Lebanese artist Lara Zankoul brings us to the edge of subtly surreal worlds where she visually dissects human feelings and our relationship to spaces. However, it is up to her spectators to form their own interpretation of what they believe they are observing. The elegant aesthetic of her works and their enigmatic aftertaste make her photographic universe an invitation to imagination and daydreaming. We’ve met her.
Hello Lara! Which path led you to become a photographer?
My passion for it, or even my obsession with it. I remember being a kid, looking at fashion photography magazines and dreaming about being a fashion photographer. I’ve always had so much attraction for the photography world but believed for a long time that I did not belong there. It was only at the age of 21, when I started my first job that I decided to buy myself a camera and things grew from there. I taught myself photography, and after eight years, I am now a full-time photographer, I own a studio in Beirut, and I couldn’t be any happier.
A bit mysterious but always in touch with human experiences… How would you describe your art?
Human emotions, and more precisely human psychology, may seem surrealist at first glance. But if we dig deeper, we start to decipher the meanings and the codes. That’s what I seek through my art, to trigger thoughts, to analyze the surface. My art is very personal; it is my means of expression. Every series represents my personal development and research in the topics that interest me most: philosophy, psychology, emotions, etc.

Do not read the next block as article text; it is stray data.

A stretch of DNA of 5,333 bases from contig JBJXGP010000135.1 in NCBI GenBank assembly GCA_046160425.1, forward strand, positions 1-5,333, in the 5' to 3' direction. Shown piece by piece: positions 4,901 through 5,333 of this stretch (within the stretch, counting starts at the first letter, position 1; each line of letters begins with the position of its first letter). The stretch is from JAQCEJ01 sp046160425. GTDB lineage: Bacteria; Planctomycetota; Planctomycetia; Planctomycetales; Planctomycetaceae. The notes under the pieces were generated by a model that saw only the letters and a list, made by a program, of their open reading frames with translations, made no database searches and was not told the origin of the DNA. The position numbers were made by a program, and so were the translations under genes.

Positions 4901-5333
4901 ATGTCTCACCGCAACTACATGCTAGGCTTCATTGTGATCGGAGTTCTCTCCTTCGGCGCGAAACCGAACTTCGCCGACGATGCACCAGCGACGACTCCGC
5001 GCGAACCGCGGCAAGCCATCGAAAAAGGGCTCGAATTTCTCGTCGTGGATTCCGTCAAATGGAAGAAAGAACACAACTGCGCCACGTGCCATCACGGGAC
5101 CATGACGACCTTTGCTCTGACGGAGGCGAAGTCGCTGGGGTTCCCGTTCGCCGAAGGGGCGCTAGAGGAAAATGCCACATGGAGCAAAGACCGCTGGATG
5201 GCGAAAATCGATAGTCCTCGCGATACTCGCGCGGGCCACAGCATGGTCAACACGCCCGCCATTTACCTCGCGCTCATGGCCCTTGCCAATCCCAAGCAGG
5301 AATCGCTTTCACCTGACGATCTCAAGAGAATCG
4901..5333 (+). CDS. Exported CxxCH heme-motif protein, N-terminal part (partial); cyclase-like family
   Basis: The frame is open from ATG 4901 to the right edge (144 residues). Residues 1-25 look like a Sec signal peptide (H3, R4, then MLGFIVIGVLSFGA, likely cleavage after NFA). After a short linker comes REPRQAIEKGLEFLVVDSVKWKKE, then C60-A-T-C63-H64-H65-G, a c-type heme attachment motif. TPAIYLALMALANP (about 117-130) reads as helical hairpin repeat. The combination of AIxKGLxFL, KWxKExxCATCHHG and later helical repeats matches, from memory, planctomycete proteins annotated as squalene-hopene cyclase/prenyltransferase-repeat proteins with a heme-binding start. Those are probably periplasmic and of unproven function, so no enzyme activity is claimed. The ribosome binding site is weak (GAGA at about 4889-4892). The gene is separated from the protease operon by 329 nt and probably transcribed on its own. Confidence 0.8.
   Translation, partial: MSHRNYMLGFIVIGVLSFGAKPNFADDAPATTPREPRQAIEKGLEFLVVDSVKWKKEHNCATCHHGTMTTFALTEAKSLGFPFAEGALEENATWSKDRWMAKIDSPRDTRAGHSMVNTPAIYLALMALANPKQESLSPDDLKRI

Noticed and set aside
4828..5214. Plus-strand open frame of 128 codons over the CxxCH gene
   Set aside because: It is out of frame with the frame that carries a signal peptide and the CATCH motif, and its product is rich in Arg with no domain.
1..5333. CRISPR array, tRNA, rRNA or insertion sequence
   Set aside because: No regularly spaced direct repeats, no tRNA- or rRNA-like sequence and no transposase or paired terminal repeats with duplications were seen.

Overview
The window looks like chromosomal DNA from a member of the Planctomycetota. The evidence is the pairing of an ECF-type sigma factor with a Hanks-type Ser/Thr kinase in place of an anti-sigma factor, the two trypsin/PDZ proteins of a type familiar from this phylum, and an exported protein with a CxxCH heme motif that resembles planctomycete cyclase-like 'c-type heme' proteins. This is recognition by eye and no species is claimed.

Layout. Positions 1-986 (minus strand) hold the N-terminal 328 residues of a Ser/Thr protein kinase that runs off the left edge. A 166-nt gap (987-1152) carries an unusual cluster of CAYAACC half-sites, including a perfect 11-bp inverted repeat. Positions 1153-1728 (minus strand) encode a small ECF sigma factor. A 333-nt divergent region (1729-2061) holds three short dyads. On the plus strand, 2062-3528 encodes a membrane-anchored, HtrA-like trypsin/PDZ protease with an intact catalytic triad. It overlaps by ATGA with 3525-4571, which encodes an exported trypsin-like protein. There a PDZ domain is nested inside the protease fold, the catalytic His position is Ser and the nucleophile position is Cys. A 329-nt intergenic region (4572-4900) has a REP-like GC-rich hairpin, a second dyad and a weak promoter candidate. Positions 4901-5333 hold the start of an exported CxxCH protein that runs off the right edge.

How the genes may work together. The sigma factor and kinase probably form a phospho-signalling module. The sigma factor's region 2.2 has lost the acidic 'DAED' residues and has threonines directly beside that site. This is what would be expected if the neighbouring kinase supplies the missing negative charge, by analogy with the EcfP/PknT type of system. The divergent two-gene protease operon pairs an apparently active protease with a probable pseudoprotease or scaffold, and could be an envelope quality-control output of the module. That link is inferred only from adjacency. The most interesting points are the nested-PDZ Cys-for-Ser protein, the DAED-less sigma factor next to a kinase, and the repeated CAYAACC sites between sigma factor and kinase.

You photograph various topics with different atmospheres, but there are often geometric architectures in your pictures. Why?
So far I’ve created two photo series which were a mix of architectural photography and portraiture (“Strangers” and “The Maze”). In these two series, I was studying the relationship between the characters portrayed and space. The geometry mixed with the very colourful environment reflected a very passive aggressive feel. Lines, in opposition to more organic forms, symbolize the material world, which in my humble opinion, is very harsh. The lines would allow me to create obstacles and distance the characters further away from each other.
In general, in my overall work, lines would represent anything material, they create confinement and limits.
What inspires you to create?
Everything. My inspiration could come from a location, a light, a personal experience. As mentioned before, I am very inspired by human psychology, philosophical thoughts, my own life experiences – usually bad experiences drive me to create! But I’ve trained my mind to find inspiration in anything around me.
What’s next for you?
Like every year, I am planning a new photo series. I have launched the sale of my prints, and I will soon start an amazing online workshop that I filmed this month. It will be released in March, and I’m looking forward to it!